2016-JUL: The federal FADA:
(First Amendment Defense
2016-JUL: Part 6 of six parts:
A brief description of the status quo.
A concern of some Christian groups.
State versions of FADA.
A brief description of the status quo:
The Human Rights Campaign is the largest national group promoting equality for and acceptance of the LGBT community. They published a brief explanation of how they view the current situation, in which the federal FADA bill has been filed but has not become law:
"The Right to Believe is Fundamental. The Right to Use Taxpayer Dollars to Discriminate is Not.
The U.S. Constitution provides strong protections for individuals and organizations to exercise religion and to freely speak about beliefs. Nothing in federal law, including the right to receive exempt tax status, a federal grant or contract, or other federal benefit, can be denied on the basis of a sincerely held religious belief.
However, the federal government has an equally strong obligation and interest in eradicating harmful discrimination. [Activities] ... that discriminate against a third party -– an employee, a hospital patient, a homeless family -- have no business being funded by the federal government." 1
If FADA becomes law, then the federal government would lose the ability to "eradicate harmful discrimination." Individuals, non-profit agencies, for-profit agencies, companies, etc., could freely discriminate on the basis of their beliefs about marriage or human sexuality, and the federal government would be unable to stop them.
Special Constitutional protection granted to churches and faith groups of other religions:
The First Amendment of the U.S. Constitution requires the federal government to erect a "wall of separation" between "church and state" -- between religion and government. This command was later expanded by the passage of another amendment to the federal Constitution to include the state governments as well. As a result, governments have not been able to directly interfere with faith groups in various ways:
A major motivation for passing FADA:
Some religiously-affiliated educational institutions, hospitals, and similar groups, fear a loss in their tax-exempt status if they continue to actively discriminate. Bob Jones University is often mentioned as an example:
During the 19th century, evangelical pastors often taught that God placed different races of humans in separate places on earth. They believed that God wanted the races to remain separate and not intermingle. Above all, the believed that God wanted multi-racial couples to marry.
Bob Jones founded Bob Jones College in 1926. He felt that blacks living in the U.S. should be grateful that their ancestors were transported by white slave-owners from Africa to the U.S. as slaves. Jones wrote in 1960 that if they had not been enslaved, then:
"... they might still be over there in the jungles of Africa, unconverted."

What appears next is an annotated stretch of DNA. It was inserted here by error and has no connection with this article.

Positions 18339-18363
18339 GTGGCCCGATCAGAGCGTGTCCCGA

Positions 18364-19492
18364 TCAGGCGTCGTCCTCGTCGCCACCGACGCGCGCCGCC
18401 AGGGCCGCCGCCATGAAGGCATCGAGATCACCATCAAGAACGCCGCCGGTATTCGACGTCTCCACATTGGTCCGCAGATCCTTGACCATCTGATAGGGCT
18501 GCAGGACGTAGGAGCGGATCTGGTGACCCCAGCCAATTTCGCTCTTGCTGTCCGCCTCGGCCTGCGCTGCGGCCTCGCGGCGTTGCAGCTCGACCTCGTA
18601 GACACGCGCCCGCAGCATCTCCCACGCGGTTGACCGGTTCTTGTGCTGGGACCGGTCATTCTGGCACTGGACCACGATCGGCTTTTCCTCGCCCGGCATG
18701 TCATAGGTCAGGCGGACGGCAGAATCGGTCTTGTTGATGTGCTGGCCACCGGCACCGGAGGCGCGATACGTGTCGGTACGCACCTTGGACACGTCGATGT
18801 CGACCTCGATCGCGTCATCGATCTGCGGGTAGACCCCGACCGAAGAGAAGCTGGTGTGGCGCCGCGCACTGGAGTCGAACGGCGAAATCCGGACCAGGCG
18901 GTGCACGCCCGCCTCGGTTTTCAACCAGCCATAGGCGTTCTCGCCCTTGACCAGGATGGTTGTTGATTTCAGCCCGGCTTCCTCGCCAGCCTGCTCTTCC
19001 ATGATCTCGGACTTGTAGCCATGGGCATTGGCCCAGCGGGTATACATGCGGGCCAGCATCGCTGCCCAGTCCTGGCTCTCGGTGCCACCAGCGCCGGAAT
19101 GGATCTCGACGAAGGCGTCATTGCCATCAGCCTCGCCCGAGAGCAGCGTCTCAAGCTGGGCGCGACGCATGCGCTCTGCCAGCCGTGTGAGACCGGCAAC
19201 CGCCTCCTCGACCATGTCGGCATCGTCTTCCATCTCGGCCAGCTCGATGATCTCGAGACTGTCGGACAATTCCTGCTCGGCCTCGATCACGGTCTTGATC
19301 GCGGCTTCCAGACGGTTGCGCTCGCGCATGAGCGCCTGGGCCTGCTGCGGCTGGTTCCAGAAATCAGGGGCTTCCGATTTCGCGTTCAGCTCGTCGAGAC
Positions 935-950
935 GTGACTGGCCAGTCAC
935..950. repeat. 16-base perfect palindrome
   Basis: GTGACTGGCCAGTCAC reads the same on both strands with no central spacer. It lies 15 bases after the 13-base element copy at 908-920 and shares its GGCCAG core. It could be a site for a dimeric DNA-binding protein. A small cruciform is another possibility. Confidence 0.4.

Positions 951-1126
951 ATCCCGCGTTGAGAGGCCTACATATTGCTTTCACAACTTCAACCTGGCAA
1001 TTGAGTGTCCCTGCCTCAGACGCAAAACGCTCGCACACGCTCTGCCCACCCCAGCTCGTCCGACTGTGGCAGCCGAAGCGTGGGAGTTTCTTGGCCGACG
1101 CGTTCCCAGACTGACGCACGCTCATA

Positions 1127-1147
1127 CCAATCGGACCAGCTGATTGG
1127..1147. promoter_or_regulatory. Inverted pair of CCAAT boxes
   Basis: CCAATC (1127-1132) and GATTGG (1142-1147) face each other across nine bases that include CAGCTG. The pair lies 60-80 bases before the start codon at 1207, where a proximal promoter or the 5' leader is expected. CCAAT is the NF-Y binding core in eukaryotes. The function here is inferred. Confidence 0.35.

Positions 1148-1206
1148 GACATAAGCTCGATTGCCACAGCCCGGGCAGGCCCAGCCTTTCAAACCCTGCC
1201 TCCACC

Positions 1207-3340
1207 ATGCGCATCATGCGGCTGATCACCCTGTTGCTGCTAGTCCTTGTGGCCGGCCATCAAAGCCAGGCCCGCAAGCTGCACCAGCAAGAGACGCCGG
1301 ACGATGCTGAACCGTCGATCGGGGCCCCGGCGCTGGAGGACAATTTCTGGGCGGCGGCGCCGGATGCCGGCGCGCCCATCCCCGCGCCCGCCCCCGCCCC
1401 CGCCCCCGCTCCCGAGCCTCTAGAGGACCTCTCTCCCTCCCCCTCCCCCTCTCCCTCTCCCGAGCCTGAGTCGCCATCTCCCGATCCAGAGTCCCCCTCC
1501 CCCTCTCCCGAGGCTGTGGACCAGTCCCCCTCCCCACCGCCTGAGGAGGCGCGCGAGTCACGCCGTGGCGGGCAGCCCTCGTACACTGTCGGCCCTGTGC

Since he believed that anyone who is not saved will spend eternity after death in the torture chambers of Hell, for a person to be converted while alive on Earth was and remains of paramount importance.
Jones moved his college to Greenville SC in 1947 where it became fundamentalist Christian degree-granting university. Student admissions were restricted to members of the white race.
Federal government pressure convinced them to racially integrate their student population in 1971. However, they continued to prohibit all interracial dating, both on or off campus.
In 1976, the Internal Revenue Service revoked the University's tax exempt status and sent the university a bill for $490,000 in back taxes. The university sued, and appealed all the way to the U.S. Supreme Court. In 1983, the High Court ruled against the university by a vote of 8 to 1.
In 1998, a spokesperson for the University, Jonathan Pait, explained:
"God has separated people for his own purposes. He has erected barriers between the nations, not only land and sea barriers, but also ethnic, cultural, and language barriers. God has made people different from one another and intends those differences to remain. Bob Jones University is opposed to intermarriage of the races because it breaks down the barriers God has established." 3
In the year 2000, interracial dating was finally allowed. In 2008, Bob Jones University admitted that its past policies were wrong. 3
Currently, many conservative Christian groups still discriminate against same-sex engaged or married couples, and against sexually-active singles of all sexual orientations. The former are concerned that they might lose their federal tax exemption status, or government grants, etc. in the same way that Bob Jones University did years ago. This is a major motivation for these groups to support the FADA bill, and to also see state versions of FADA passed into law. Then they could freely discriminate without any financial concerns.
State versions of FADA.
More developments on this topic are expected in the future.
The following information sources were used to prepare and update the above
essay. The hyperlinks are not necessarily still active today.
- Stephen Peters, "Anti-LGBT So-Called “First Amendment Defense Act” Would Have Dangerous & Far-Reaching Consequences," Human Rights Campaign, 2016-JUL-17, at: http://www.hrc.org/
- Billy Hallowell, "Is Sunday Church Service Still the ‘Most Segregated Hour in This Nation’?," The Blaze, 2015-JAN-19, at: http://www.theblaze.com/
- "Bob Jones University Apologizes for Its Racist Past," Journal of Blacks in Higher Education, 2009, at: http://www.jbhe.com/
Copyright © 2016 by Ontario Consultants on Religious Tolerance.
First posted: 2016-AUG-03
Latest update: 2016-AUG-03
Author: B.A. Robinson